 Annual out-of-pocket maximum: The annual out-of-pocket maximum is the most cost-sharing you will be responsible for in a year. It is the total of your deductible, copays, and coinsurance (but does not include your premiums). Once you hit this limit, the insurance company will pick up 100 percent of your covered costs for the remainder of the plan year. Most enrollees never reach the out-of-pocket limit but it can happen if a lot of costly treatment for a serious accident or illness is needed. Plans with higher premiums generally have lower out-of-pocket limits.
What it means to be a ‘Covered Benefit’:
The terms ‘covered benefit’ and ‘covered’ are used regularly in the insurance industry, but can be confusing. A ‘covered benefit’ generally refers to a health service that is included (i.e., ‘covered’) under the premium for a given health insurance policy that is paid by, or on behalf of, the enrolled patient. ‘Covered’ means that some portion of the allowable cost of a health service will be considered for payment by the insurance company. It does not mean that the service will be paid at 100%.
For example, in a plan under which ‘urgent care’ is ‘covered’, a copay might apply. The copay is an out-of-pocket expense for the patient. If the copay is $100, the patient has to pay this amount (usually at the time of service) and then the insurance plan ‘covers’ the rest of the allowed cost for the urgent care service.
In some instances, an insurance company might not pay anything toward a ‘covered benefit’. For example, if a patient has not yet met an annual deductible of $1,000, and the cost of the covered health service provided is $400, the patient will need to pay the $400 (often at the time of service). What makes this service ‘covered’ is that the cost counts toward the annual deductible, so only $600 would remain to be paid by the patient for future services before the insurance company starts to pay.

Price setting for Hospital Services – how do they know what to charge?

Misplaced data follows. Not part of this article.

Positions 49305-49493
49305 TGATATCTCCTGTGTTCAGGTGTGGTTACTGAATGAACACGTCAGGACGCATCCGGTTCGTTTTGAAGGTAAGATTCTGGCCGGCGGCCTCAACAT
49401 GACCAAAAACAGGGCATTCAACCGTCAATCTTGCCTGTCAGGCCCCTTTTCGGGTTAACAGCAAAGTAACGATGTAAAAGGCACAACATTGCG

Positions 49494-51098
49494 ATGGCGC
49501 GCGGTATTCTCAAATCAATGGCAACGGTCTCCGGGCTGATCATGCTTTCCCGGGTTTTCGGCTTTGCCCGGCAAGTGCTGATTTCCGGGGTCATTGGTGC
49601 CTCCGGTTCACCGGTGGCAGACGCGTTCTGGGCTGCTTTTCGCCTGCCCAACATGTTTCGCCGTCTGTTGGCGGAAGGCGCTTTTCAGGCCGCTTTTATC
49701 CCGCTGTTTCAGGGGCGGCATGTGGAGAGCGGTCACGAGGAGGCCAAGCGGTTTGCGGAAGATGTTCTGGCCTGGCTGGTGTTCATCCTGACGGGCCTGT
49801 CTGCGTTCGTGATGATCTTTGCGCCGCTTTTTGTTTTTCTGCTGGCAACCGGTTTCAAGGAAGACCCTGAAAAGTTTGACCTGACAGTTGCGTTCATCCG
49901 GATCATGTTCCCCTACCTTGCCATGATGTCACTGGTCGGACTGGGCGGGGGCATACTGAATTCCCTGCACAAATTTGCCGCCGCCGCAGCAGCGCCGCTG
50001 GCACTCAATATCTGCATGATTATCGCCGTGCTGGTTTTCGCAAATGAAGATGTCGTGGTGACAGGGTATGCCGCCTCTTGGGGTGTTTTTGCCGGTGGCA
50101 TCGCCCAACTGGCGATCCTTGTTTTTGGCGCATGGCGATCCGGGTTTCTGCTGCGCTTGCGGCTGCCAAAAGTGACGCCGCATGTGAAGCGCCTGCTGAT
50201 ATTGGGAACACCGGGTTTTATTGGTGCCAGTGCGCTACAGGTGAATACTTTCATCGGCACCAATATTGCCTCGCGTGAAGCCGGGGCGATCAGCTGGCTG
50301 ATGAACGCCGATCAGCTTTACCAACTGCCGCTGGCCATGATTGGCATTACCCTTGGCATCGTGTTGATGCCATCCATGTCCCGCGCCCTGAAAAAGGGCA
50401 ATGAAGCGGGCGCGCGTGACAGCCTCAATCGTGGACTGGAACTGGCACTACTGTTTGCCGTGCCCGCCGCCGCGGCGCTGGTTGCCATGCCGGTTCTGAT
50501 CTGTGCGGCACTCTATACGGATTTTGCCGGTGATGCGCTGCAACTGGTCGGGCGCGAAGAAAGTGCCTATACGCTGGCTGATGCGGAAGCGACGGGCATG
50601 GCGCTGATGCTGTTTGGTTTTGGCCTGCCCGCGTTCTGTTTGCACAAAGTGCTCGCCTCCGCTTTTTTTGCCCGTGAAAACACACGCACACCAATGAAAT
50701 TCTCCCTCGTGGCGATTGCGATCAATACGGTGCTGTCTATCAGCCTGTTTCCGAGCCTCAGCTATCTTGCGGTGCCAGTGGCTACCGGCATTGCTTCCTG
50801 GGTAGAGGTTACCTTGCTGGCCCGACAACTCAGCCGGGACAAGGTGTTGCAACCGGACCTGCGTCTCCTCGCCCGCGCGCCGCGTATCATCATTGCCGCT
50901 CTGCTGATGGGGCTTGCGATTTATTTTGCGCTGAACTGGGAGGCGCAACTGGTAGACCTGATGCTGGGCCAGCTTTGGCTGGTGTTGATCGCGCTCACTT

Medicare beneficiaries’ average coinsurance amounts for 10 frequently provided outpatient services at critical access hospitals were between two and six times greater than the coinsurance for the same services at acute-care hospitals, according to a report from of Office of Inspector General.
For electrocardiogram tracing (the most frequently provided outpatient service included in the OIG’s analysis), beneficiaries who received care at critical access hospitals had an average coinsurance rate higher than the entire Outpatient Prospective Payment System reimbursement rate for acute-care hospitals. Medicare reimburses critical access hospitals at 101 percent of what it considers their reasonable costs, rather than using the predetermined OPPS rates.
The high coinsurance rates stem from the fact that critical access hospitals charged on average more than double the average costs of the outpatient services (and, subsequently, double the OPPS rate for acute-care hospitals), according to the OIG. “This can happen because charges are not required to be tied to costs in any way; CAHs are allowed to set their charges at any rate,” the report states. “Because charges are higher than costs, the amount of coinsurance calculated from charges can constitute a significant proportion of the cost.”
Based on these findings, the OIG has recommended that CMS draft and submit to HHS a legislative proposal that would change how coinsurance is calculated for critical access hospital patients. For instance, CMS could change its payment process to treat critical access hospital outpatient claims as if they were being paid under the OPPS and therefore charge OPPS coinsurance rates.
Lowering coinsurance rates would increase the amount Medicare pays critical access hospitals for outpatient services, since the program pays the difference between the cost of services and what beneficiaries pay, according to the OIG. Still, CMS could also seek legislative changes to mitigate the increase in Medicare payments through avenues such as ensuring only critical access hospitals that meet all participation requirements receive cost-based reimbursement.